The best time to travel is in your second trimester. In most cases, feelings of nausea and extreme tiredness will have passed by the end of the first trimester. The risk of miscarriage is also higher in the first three months, whether you’re travelling or not. Travelling in the last months of pregnancy can be tiring and uncomfortable.

Air travel in pregnancy

If your pregnancy is uncomplicated, flying is not harmful for you or your baby. Before you book your tickets, check with your airline and insurance company that they will allow you to travel while pregnant. Women with high-risk pregnancies, which include abnormalities of the placenta or increased risk of premature labour, should avoid flying.

The safest time to fly in your pregnancy is:

Single baby pregnancy – before 37 weeks.

Uncomplicated twin pregnancy – Before 32 weeks.

The likelihood of going into labour is naturally higher after these times (1).

Most airlines do not allow women to fly after 37 weeks. It is important that you check with your airline before flying. Remember to factor in the date of your return journey (1).

After week 28 of your pregnancy, your airline may ask for a letter from your doctor or midwife confirming your due date, and that you aren’t at risk of complications (1)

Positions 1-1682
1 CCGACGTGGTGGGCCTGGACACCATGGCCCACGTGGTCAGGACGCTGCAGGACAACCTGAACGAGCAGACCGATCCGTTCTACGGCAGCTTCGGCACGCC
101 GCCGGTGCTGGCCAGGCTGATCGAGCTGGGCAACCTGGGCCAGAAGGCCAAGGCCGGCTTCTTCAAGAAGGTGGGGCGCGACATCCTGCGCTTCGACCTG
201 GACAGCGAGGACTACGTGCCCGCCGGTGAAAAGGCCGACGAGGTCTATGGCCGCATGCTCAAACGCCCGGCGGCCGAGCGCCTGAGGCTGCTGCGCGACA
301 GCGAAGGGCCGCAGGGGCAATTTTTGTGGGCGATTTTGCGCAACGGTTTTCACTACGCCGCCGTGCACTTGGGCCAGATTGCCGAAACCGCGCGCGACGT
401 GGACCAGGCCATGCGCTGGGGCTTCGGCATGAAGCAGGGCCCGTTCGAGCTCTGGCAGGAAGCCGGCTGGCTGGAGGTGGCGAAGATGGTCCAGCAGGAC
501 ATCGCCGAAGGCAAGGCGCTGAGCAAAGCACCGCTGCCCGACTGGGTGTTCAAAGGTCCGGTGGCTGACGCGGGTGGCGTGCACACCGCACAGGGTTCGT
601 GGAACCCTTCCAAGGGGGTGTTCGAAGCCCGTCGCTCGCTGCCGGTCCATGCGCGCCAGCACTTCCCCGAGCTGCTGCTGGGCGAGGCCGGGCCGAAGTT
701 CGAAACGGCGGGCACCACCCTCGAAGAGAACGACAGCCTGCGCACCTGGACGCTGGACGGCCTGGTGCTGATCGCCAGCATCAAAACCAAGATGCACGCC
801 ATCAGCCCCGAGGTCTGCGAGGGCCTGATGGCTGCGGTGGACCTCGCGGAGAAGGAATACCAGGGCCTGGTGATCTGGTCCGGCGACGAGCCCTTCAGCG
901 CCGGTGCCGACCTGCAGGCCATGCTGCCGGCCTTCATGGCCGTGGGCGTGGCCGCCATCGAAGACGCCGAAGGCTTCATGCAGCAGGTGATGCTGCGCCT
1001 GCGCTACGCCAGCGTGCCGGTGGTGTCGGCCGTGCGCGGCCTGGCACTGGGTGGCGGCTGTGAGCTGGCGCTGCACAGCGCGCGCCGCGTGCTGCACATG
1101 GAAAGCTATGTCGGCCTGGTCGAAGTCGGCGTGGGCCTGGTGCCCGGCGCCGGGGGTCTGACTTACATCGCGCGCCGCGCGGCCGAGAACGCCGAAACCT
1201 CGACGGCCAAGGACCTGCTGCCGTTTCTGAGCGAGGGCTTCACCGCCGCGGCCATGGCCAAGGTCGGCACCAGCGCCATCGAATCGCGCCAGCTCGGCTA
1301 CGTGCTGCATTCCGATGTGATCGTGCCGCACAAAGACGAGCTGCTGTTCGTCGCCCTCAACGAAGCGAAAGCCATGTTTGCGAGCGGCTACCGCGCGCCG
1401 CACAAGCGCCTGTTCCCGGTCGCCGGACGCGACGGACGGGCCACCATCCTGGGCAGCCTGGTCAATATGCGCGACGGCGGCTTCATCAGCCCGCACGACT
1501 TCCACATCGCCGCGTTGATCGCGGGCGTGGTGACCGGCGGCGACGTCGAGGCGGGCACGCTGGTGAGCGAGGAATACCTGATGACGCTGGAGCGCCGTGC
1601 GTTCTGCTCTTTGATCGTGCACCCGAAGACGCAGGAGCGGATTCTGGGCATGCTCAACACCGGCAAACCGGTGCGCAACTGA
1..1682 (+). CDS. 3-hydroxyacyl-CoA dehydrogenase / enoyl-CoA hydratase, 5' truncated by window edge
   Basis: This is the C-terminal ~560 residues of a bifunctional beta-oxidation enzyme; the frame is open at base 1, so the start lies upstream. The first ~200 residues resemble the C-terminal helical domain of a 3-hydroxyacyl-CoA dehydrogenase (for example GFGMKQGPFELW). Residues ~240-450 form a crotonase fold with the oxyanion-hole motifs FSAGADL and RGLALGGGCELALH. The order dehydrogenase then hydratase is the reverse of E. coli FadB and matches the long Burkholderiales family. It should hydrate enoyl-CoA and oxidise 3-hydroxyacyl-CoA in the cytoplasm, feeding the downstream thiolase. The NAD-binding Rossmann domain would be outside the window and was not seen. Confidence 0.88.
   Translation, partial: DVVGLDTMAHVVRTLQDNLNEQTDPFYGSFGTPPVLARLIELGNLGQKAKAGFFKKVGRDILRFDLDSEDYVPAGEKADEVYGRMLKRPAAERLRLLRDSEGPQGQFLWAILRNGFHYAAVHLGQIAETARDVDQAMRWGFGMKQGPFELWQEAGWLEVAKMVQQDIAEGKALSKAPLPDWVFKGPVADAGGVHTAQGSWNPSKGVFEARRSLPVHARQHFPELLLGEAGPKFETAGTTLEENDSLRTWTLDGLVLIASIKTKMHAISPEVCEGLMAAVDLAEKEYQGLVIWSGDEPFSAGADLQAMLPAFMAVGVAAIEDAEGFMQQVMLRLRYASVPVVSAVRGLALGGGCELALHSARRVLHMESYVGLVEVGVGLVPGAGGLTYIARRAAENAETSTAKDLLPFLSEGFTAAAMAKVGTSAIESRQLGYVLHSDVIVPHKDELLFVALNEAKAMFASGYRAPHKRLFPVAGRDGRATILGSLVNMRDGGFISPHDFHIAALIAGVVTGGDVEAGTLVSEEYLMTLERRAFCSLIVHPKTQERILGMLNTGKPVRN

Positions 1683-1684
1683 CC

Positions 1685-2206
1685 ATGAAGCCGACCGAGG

Deep vein Thrombosis

When you are pregnant and for up to six weeks after the birth of your baby long-distance travel (more than four hours) carries an increased risk of developing a blood clot, otherwise known as deep vein thrombosis (DVT). A DVT is a blood clot that can form in your leg or pelvis. If it travels to your lungs it can be life threatening. When you fly, drink plenty of water and move about regularly – every 30 minutes or so. Wear graduated elastic compression stockings – your midwife or doctor will need to provide the correct size and type for you as they are different from standard flight socks that you buy from a pharmacy. Your doctor or midwife may advise you take other medication if your risk is high.

The Royal College of Obstetricians have produced an excellent information sheet on Flying in Pregnancy

Sailing in pregnancy

Some cruise liner companies or ferry companies may decline to carry pregnant women in the mid to late stages of their pregnancy. You should check your individual liners company requirements when booking and also take into account any connecting flights. It’s a good idea to find out if there are on-board medical facilities to deal with pregnancy and what medical services are at the docking ports.

Vaccinations

Pregnancy does not prevent a woman from receiving vaccines that are considered safe and will protect her health and that of her unborn baby. Most inactivated vaccines are considered safe in pregnancy and can be used if the risk of infection is high and both the mother and the baby would be in serious danger if she were to contract infections such as such as typhoid and hepatitis. A careful risk assessment will be made by your healthcare professional and a joint decision would be made with you whether vaccinations are recommended.